evocation


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e·vo·ca·tion

(ev'ō-kā'shŭn, ē-vō-kā'shŭn),
Induction of a particular tissue produced by the action of an evocator during embryogenesis.
[L. evoco, pp. evocatus, to call forth, evoke]

e·vo·ca·tion

(ev'ō-kā'shŭn)
Induction of a particular tissue produced by the action of an evocator during embryogenesis.
[L. evoco, pp. evocatus, to call forth, evoke]

evocation

the induction of embryonic tissue by a chemical stimulus, for example, ECTODERM produces neutral material in the vertebrate embryo due to an evocator (see ORGANIZER REGION from the underlying CHORDAMESODERM.
References in periodicals archive ?
Hongerwebben is a compelling novel about human relations and a well-written though very pessimistic evocation of modern Western urban life.
The evocation or transposition of one sense (such as sound) by another (such as vision).
The shorter poems of the first section also deal with love, and poems such as "a girl in calabar" and "i compare you" are very effective in their evocation of images and musicality.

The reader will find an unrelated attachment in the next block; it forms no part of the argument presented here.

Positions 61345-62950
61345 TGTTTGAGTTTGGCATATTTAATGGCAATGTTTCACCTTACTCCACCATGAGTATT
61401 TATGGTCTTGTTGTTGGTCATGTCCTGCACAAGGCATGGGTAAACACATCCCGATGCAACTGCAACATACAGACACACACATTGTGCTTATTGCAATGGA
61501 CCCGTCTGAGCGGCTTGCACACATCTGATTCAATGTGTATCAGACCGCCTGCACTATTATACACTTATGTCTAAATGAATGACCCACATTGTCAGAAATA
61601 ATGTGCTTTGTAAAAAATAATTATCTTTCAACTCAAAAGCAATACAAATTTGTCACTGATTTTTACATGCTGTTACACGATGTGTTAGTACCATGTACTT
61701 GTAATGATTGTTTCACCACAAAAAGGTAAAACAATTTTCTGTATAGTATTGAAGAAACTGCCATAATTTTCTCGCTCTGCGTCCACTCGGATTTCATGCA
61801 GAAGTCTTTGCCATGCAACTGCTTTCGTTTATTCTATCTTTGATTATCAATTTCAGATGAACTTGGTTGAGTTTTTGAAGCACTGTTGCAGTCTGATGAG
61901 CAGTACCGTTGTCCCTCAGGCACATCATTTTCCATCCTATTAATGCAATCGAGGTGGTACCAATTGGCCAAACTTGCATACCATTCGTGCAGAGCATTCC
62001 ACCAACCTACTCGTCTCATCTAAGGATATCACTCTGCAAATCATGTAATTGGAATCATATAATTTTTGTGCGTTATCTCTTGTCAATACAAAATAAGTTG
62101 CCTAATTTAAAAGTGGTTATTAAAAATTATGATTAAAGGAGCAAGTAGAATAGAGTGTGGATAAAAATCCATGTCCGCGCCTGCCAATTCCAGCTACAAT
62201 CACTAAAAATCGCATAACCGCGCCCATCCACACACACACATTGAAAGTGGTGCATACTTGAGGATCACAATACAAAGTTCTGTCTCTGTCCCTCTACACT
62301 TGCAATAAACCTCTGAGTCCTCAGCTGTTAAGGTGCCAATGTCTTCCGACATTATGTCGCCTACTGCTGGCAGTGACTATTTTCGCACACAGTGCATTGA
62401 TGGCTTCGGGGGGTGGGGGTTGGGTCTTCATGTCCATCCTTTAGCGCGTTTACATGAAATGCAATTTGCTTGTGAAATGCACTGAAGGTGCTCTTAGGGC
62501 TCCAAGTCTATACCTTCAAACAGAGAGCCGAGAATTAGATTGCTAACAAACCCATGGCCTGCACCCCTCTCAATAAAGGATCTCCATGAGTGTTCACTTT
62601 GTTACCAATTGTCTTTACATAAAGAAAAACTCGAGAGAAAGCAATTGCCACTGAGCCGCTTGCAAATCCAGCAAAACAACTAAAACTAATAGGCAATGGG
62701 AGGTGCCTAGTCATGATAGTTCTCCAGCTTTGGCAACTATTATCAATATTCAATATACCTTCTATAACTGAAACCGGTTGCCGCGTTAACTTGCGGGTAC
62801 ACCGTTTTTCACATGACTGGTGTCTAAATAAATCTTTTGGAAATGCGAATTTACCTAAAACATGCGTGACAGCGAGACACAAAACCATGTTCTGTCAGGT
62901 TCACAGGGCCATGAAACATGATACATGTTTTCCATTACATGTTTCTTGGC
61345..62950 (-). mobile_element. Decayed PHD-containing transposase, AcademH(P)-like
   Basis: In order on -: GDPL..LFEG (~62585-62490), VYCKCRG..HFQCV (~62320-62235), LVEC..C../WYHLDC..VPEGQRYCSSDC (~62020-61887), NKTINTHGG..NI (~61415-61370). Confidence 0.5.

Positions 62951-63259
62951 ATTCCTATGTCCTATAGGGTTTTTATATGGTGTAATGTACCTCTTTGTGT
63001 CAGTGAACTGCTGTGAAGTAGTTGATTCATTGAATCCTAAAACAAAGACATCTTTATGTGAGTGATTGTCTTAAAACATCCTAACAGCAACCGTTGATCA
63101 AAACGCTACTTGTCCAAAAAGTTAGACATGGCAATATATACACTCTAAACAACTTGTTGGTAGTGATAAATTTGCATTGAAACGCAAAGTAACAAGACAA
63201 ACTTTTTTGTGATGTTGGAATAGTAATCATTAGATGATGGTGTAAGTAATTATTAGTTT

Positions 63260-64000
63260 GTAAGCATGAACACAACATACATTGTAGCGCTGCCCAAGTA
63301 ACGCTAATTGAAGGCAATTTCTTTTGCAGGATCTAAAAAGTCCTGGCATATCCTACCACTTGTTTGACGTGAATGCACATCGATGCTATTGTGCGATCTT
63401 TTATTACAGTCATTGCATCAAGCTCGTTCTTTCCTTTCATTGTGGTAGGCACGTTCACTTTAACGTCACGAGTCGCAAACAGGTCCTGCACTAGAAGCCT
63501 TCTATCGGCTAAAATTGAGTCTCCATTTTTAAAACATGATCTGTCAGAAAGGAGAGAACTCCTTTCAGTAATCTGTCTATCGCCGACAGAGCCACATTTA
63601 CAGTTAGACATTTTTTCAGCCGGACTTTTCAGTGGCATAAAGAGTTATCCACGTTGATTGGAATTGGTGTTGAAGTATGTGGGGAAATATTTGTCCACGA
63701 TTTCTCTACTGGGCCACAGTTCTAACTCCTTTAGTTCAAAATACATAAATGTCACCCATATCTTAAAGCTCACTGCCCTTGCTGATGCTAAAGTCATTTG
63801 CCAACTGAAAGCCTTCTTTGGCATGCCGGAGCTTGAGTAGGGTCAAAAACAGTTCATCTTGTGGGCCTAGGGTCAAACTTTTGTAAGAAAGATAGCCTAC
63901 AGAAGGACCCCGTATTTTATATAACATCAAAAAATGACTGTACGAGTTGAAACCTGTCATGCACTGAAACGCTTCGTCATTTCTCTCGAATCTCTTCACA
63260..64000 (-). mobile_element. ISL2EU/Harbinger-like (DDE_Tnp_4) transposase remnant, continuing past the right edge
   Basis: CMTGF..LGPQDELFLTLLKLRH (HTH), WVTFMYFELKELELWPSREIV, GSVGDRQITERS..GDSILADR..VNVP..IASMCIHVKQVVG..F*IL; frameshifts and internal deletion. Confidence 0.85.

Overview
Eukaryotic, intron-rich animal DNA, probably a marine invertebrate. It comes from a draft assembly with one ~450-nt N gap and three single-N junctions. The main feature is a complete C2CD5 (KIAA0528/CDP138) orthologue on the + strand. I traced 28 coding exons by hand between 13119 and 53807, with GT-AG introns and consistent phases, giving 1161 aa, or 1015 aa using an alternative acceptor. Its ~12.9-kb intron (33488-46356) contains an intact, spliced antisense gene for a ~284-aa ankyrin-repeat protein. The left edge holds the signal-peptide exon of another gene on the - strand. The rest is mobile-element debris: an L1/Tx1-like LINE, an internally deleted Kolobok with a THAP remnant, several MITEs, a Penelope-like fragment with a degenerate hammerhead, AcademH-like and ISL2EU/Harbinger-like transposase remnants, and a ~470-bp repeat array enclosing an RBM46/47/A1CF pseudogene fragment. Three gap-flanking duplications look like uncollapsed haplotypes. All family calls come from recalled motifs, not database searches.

As usual in Suzuki's work, the evocation of the site's sacred character does not depend on any use of religious symbols.
The evocation of this period in American youth culture is sound: Arlene and Sheila hook up with kids as apparently simple and carefree as themselves.
Lee shows that while the commentaries of eighteenth-century critics like Pope, Guthrie, and Johnson discuss external notions of "character," nineteenth-century critics, like Coleridge, often praise the evocation of Hamlet's inner self as the chief excellence of the play.
Guillem's evocation of bustling village life even includes some occasional pointless shouting from the villagers.
As Cox munched on smoked salmon during a lunchtime interview, he talked about his picture's evocation of fundamental emotions, its "sense of loss and sense of hope.
The most successful aspect of the show was its evocation of the power this kind of work exudes in the context of the artists' own homes and yards, a quality that is often lost in sleeker, formalist presentations.
Even so, listeners will find lots to enjoy in this remarkable evocation of the life and times of a man born into a colonial system and educated at an elite public school who consciously reshaped his life and art and went on to produce the icons by which the 20th century resisted both class oppression and bureaucratic totalitarianism.
Furniture and fittings, such as the abstract evocation of an antique canopy over the bed, are similarly austere, and spaces flowing one into another are defined by strong, simple forms carefully modelled by light and shadow.
The ballet itself with all its cross-rhythms and formal intricacies is a subtler, and I feel more satisfying, evocation of Petipa grandeur than Balanchine's Theme and Variations.